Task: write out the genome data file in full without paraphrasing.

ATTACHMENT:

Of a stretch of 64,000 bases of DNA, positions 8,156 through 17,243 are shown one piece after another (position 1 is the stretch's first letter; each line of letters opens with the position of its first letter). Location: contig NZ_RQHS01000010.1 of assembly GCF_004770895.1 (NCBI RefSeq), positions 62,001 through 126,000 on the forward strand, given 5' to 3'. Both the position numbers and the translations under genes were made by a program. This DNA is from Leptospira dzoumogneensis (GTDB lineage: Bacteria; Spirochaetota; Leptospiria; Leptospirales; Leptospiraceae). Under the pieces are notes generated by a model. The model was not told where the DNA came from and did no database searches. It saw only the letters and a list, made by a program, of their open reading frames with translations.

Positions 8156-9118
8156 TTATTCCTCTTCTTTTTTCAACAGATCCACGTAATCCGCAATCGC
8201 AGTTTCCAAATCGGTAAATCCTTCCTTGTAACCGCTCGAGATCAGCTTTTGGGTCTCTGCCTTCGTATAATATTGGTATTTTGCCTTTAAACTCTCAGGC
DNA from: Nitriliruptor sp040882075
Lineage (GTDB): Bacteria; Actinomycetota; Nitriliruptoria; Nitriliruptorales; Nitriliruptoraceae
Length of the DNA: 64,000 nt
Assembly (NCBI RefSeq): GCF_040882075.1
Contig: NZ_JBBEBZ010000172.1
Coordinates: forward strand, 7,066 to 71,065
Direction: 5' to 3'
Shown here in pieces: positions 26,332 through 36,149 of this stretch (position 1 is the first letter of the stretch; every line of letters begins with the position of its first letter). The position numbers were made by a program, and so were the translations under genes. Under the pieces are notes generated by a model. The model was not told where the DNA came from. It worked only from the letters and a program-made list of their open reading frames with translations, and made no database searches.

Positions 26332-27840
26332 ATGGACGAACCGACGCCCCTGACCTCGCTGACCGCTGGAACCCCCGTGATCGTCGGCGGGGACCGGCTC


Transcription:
Of a stretch of 64,000 bases of DNA, positions 8,156 through 17,243 are shown one piece after another (position 1 is the stretch's first letter; each line of letters opens with the position of its first letter). Location: contig NZ_RQHS01000010.1 of assembly GCF_004770895.1 (NCBI RefSeq), positions 62,001 through 126,000 on the forward strand, given 5' to 3'. Both the position numbers and the translations under genes were made by a program. This DNA is from Leptospira dzoumogneensis (GTDB lineage: Bacteria; Spirochaetota; Leptospiria; Leptospirales; Leptospiraceae). Under the pieces are notes generated by a model. The model was not told where the DNA came from and did no database searches. It saw only the letters and a list, made by a program, of their open reading frames with translations.

Positions 8156-9118
8156 TTATTCCTCTTCTTTTTTCAACAGATCCACGTAATCCGCAATCGC
8201 AGTTTCCAAATCGGTAAATCCTTCCTTGTAACCGCTCGAGATCAGCTTTTGGGTCTCTGCCTTCGTATAATATTGGTATTTTGCCTTTAAACTCTCAGGC
DNA from: Nitriliruptor sp040882075
Lineage (GTDB): Bacteria; Actinomycetota; Nitriliruptoria; Nitriliruptorales; Nitriliruptoraceae
Length of the DNA: 64,000 nt
Assembly (NCBI RefSeq): GCF_040882075.1
Contig: NZ_JBBEBZ010000172.1
Coordinates: forward strand, 7,066 to 71,065
Direction: 5' to 3'
Shown here in pieces: positions 26,332 through 36,149 of this stretch (position 1 is the first letter of the stretch; every line of letters begins with the position of its first letter). The position numbers were made by a program, and so were the translations under genes. Under the pieces are notes generated by a model. The model was not told where the DNA came from. It worked only from the letters and a program-made list of their open reading frames with translations, and made no database searches.

Positions 26332-27840
26332 ATGGACGAACCGACGCCCCTGACCTCGCTGACCGCTGGAACCCCCGTGATCGTCGGCGGGGACCGGCTC